Whitney Alexandra on dieta in the Peruvian Amazon

Whitney Alexandra wins Cosmic Sister Emerging Voices Award
Cosmic Sister Emerging Voices Award
MAPS Canada

Congratulations, Cosmic Sister Emerging Voices Award (CS EVA) recipient Whitney Alexandra (@ayasisterhood)!

Whitney Alexandra is a Minnesota-born singer, songwriter, mother, and advocate of entheogenic plants as a tool to uplift communities of color.

The Christian church played an integral role in Whitney’s upbringing. Her mother was the children’s choir director, her grandmother played the organ, her grandfather and great uncle were pastors, and everyone sang in the choir. “I always called myself a believer, but inside I was always looking, reaching, trying to feel something real in my bones,” she says. “I wanted to hear from God directly. I wanted to feel something certain.”

In 2009, Whitney left a promising music career in New York City to begin her ayahuasca journey in Costa Rica with Christina Mendoza of Jaen, Peru. “In that moment, so much of my upbringing and identity simply dissolved,” she says. “Religion, gone. But ironically enough, the words and teachings of Jesus resonated more than ever. They felt truly alive. Ayahuasca showed me a broader perspective, a universally inclusive perspective, and an undeniable understanding of myself that irrevocably shifted my path.”

Whitney spent two months in dieta with Roger Lopez, a Shipibo shaman near Pucallpa, Peru, in 2014. She was asked to sing in ceremony and humbled by the spiritual gifts that she received about the energetic and healing power of voice, melody and vocal technique, and the value of intention. Shortly after this trip, Whitney gave birth to her now 5-year-old son, Forrest.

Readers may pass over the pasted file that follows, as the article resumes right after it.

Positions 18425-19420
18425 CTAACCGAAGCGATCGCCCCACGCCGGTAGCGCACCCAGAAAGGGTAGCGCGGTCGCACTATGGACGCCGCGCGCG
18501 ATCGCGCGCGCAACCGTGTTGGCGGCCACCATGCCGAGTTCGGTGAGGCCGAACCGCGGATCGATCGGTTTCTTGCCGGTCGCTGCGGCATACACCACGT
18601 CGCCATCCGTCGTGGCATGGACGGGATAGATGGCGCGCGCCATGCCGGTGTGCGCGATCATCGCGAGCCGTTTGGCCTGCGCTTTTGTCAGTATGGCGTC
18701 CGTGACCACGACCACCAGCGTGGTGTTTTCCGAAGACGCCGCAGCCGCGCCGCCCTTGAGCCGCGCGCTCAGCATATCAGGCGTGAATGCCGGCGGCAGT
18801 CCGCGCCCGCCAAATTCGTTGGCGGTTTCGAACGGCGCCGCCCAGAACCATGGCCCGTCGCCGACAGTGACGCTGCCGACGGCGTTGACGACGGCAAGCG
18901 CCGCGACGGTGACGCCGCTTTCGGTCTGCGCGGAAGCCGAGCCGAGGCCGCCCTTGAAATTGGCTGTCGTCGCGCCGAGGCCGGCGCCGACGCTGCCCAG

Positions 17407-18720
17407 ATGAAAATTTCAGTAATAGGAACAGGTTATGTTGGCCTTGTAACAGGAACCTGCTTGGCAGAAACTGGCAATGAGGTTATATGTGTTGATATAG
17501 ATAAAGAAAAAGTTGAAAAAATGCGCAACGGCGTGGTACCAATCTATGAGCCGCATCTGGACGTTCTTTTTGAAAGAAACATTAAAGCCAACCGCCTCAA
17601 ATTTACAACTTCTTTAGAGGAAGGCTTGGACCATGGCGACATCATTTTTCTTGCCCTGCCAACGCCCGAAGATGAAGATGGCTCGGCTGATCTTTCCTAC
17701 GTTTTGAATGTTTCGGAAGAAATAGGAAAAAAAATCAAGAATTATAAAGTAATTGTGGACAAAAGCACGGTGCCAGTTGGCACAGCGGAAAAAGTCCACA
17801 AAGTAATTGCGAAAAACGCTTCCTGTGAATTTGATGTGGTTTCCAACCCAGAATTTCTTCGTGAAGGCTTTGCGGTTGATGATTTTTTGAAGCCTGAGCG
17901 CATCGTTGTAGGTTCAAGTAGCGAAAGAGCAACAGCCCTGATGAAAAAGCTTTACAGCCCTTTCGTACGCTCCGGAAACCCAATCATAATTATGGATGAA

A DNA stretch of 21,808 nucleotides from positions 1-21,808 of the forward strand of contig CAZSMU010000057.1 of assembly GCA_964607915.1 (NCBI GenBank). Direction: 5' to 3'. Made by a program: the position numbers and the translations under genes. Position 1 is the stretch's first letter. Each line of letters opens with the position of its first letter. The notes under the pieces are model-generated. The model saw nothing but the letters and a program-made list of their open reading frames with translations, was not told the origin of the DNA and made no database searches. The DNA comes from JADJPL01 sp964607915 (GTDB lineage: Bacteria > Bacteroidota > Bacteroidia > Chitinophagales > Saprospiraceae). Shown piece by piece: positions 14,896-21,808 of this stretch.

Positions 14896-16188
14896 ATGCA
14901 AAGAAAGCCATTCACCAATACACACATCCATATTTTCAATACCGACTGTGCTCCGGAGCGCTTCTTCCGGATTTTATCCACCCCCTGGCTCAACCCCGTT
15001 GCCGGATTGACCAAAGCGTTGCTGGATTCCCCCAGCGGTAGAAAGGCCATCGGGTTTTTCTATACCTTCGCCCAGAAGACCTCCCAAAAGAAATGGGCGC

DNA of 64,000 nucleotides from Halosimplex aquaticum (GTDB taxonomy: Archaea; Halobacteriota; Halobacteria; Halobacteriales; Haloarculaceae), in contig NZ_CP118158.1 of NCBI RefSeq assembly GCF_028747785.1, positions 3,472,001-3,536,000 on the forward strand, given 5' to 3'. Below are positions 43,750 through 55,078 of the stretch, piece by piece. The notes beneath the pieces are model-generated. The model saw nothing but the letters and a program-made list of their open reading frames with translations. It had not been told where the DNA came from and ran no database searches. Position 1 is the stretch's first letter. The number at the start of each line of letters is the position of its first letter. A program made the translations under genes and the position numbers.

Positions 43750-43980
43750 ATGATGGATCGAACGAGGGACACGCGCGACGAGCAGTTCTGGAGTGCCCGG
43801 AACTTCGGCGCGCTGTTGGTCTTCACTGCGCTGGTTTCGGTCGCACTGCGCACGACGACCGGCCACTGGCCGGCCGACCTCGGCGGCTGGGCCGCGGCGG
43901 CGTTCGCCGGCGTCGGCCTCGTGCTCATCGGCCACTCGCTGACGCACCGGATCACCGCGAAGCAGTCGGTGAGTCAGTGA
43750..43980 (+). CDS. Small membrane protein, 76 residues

“Ayahuasca was a huge turning point in my life path and my journey to self-love,” she says. “There are so many of us questioning our value and denying our worth and looking outside for the answers. But once you experience the beauty, the radiance, the glory and absolute worthiness of your Self, you can never unknow it.”

Still, she longed for community with other women of color who could sit with and support her in ceremony. In 2020, she founded Aya Sisterhood, a community, resource and travel/wellness organization that creates authentic, safe spaces for women of color to experience healing, empowerment, and transformation through the use of traditional entheogenic plant medicines. Aya Sisterhood organizes destination ayahuasca retreats and local gatherings to build community and connect like-minded women who are discovering and reclaiming spiritual roots, medicinal traditions, and sacred rituals for themselves and their communities.

“We need more of these spaces to be able to be fully vulnerable, to support each other, to speak our truths and tell our stories without fear,” she says. “Just knowing there are other like-minded women out there on the same path, who look like you and understand where you come from in ways that the society at large does not—that in itself is deeply healing and profoundly empowering.”

The eldest daughter of an African American mother and a Caucasian father, Whitney was raised in one of the most racially inequitable and socioeconomically segregated states in the nation and became acutely aware of race/identity politics, colorism, systemic/institutionalized racism and discrimination, and passive complicity, even as it divided her own home at times, from an early age.

Whitney holds a BFA from NYU Tisch School of the Arts, Clive Davis Institute of Recorded Music. MTV featured her as a Subway Fresh New Artist under her alias, Charley Paige, and she has performed professionally at many of NYC’s landmark music establishments including The Knitting Factory, Rockwood Music Hall, The Mercury Lounge, The Living Room, and The Bitter End.

She has continued to write and record and is completing a large collection of original songs, including “direct transmissions” received during ayahuasca ceremonies. “Music with medicine work feels different,” she says. “It doesn’t feel like a performance.”

June 2020